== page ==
By Hyonhee Shin
SEOUL – South Korea’s presidential office on Friday dismissed opposition lawmakers’ calls for explanations on a relationship between President Moon Jae-in and three activists who were arrested on charges of coordinating with North Korean agents.
The South Korean activists were arrested on Monday on charges of violating the National Security Act by campaigning, under an order from a North Korean operative, against the South Korean military’s plans to buy U.S. stealth fighters, according to police.
Under usual procedure in South Korea, authorities have not identified the activists nor has the identity of their lawyers been disclosed.
Police and the National Intelligence Service (NIS) have also accused the three of receiving some $20,000 from the operative. Police said the activists had met the operative in the Chinese city of Shenyang near the North Korean border numerous times since 2017.
Their mission included “underground organisations” to carry out pro-North Korean, anti-U.S. movements, a police official said, declining to elaborate citing the investigation.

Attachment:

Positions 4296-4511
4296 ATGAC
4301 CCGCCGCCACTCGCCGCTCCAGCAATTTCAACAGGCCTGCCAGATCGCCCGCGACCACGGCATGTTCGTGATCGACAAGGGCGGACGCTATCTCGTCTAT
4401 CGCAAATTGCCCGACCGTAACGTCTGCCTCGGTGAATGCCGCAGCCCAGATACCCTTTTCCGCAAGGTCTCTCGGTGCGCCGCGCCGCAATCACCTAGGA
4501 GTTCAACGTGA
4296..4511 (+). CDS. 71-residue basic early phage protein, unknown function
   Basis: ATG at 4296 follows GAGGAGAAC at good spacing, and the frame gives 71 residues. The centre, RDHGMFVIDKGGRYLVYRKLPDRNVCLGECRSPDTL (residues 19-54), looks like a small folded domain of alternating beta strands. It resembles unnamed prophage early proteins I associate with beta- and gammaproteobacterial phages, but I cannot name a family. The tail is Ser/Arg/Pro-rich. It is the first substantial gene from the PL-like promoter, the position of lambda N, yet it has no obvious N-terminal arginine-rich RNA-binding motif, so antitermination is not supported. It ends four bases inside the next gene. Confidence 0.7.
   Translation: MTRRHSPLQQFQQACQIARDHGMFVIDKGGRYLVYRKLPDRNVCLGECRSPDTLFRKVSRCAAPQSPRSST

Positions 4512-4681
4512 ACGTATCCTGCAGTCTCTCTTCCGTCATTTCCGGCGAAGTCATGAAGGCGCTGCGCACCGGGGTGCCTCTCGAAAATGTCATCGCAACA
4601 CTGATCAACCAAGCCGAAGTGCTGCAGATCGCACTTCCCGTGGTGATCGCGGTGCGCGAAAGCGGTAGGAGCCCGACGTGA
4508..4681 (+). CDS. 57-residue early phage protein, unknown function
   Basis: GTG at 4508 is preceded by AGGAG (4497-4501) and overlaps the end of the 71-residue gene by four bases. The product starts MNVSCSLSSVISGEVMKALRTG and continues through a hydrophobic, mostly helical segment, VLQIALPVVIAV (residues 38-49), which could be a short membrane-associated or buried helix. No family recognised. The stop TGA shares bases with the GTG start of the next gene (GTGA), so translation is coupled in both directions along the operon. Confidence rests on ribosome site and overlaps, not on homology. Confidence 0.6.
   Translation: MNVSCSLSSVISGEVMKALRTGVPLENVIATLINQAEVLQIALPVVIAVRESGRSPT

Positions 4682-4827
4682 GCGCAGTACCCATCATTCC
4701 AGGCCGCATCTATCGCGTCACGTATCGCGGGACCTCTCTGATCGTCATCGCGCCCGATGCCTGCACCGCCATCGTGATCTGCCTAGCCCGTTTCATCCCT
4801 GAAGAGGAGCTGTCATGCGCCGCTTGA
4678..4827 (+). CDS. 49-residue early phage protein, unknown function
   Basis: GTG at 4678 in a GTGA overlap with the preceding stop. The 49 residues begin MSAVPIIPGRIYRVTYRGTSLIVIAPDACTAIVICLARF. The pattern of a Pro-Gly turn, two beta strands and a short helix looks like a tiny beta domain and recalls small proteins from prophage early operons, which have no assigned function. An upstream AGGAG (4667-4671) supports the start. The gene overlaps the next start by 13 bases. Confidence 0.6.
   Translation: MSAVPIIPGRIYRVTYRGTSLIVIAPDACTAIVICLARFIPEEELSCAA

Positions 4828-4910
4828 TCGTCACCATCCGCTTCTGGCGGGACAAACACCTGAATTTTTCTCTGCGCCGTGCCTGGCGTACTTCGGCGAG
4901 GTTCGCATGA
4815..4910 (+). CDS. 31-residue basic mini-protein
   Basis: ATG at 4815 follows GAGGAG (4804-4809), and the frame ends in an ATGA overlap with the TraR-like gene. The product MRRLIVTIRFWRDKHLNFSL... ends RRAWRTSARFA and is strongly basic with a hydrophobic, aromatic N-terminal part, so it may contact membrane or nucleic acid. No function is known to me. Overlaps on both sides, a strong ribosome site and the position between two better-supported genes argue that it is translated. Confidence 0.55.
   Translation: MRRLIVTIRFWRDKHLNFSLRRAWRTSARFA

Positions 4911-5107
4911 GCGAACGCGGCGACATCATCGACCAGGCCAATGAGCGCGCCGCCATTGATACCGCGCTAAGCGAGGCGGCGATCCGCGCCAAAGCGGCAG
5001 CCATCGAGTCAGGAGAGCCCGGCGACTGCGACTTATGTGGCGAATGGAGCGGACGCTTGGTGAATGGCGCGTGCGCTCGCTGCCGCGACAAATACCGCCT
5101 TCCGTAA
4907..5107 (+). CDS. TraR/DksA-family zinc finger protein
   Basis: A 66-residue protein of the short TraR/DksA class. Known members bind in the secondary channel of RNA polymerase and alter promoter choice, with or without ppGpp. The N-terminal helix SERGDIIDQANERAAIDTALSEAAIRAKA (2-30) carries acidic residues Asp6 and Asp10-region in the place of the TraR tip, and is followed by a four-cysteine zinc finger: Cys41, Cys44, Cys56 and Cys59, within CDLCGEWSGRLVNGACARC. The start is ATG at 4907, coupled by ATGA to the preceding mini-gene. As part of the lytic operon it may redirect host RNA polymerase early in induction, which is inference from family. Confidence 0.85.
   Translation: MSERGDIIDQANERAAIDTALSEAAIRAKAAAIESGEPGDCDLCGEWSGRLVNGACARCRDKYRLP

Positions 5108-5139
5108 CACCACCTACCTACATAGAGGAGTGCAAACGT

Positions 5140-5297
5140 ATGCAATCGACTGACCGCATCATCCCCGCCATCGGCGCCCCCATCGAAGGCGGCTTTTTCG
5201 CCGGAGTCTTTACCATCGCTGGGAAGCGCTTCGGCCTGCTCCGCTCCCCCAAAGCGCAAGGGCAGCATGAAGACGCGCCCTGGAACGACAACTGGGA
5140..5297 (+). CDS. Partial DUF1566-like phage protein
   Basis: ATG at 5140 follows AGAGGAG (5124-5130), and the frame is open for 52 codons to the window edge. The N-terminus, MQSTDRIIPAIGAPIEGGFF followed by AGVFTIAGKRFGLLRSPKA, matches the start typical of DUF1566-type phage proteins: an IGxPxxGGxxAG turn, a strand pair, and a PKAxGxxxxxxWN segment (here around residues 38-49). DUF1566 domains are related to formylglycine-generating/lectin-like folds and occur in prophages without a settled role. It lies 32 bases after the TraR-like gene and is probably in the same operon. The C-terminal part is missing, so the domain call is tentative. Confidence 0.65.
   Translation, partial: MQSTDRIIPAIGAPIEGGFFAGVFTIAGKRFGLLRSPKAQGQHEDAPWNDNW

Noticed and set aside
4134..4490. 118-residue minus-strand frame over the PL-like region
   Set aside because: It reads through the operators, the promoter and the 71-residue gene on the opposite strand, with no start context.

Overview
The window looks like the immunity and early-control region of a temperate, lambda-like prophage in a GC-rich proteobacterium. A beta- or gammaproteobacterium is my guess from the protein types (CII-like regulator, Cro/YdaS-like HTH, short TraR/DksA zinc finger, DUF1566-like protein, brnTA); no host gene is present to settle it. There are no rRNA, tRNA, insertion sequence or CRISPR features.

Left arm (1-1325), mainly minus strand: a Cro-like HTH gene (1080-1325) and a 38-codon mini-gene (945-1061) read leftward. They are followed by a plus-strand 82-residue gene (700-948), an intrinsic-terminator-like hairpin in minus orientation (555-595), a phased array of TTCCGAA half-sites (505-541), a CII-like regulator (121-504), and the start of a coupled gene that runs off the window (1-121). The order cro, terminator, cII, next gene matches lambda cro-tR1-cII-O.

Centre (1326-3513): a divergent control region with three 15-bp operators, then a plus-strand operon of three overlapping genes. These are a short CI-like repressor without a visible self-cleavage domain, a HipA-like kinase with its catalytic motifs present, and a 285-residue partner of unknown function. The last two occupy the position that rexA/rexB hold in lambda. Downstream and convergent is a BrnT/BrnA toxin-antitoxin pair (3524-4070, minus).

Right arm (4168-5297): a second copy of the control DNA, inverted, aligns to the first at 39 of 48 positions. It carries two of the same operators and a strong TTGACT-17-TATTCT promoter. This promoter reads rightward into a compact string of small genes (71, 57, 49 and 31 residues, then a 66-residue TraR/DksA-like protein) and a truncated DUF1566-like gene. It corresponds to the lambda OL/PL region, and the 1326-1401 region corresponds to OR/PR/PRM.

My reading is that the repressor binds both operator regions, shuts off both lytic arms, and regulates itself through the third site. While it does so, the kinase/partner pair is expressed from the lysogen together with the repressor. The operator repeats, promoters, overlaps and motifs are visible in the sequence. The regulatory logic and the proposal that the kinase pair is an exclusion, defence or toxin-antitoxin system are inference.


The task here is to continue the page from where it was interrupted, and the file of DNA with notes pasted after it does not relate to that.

The Korean peninsula has been divided for decades and spy scares and scandals between the Cold War rivals have been common over the years.
The latest case sparked political uproar when the Chosun Ilbo newspaper, citing unidentified sources, said the activists had worked on Moon’s presidential campaign as special advisers on labour issues before he took office in 2017.
The Chosun Ilbo and other media outlets also said the activists had met a senior lawmaker of Moon’s ruling Democratic Party to discuss possible projects with North Korea.
Police, the NIS and the Cheongju District Court, which issued an arrest warrant for the activists, could not be reached for comment on the Chosun Ilbo report.
The main opposition People Power Party described the case an “espionage scandal” and demanded that Moon and the Democratic Party clarify their relations with the activists.
A spokesperson at Moon’s office dismissed the assertion that the activists had worked for Moon, saying in a statement it was “not worth mentioning.”
A spokeswoman at the Democratic Party said it had no comment.
The liberal Moon has been keen to improve relations with North Korea, saying both sides would benefit economically, despite its nuclear weapons and missile programmes.
In the first sign of easing of tension for months, the two Koreas last week restored hotlines which North Korea cut a year ago as ties came under stress.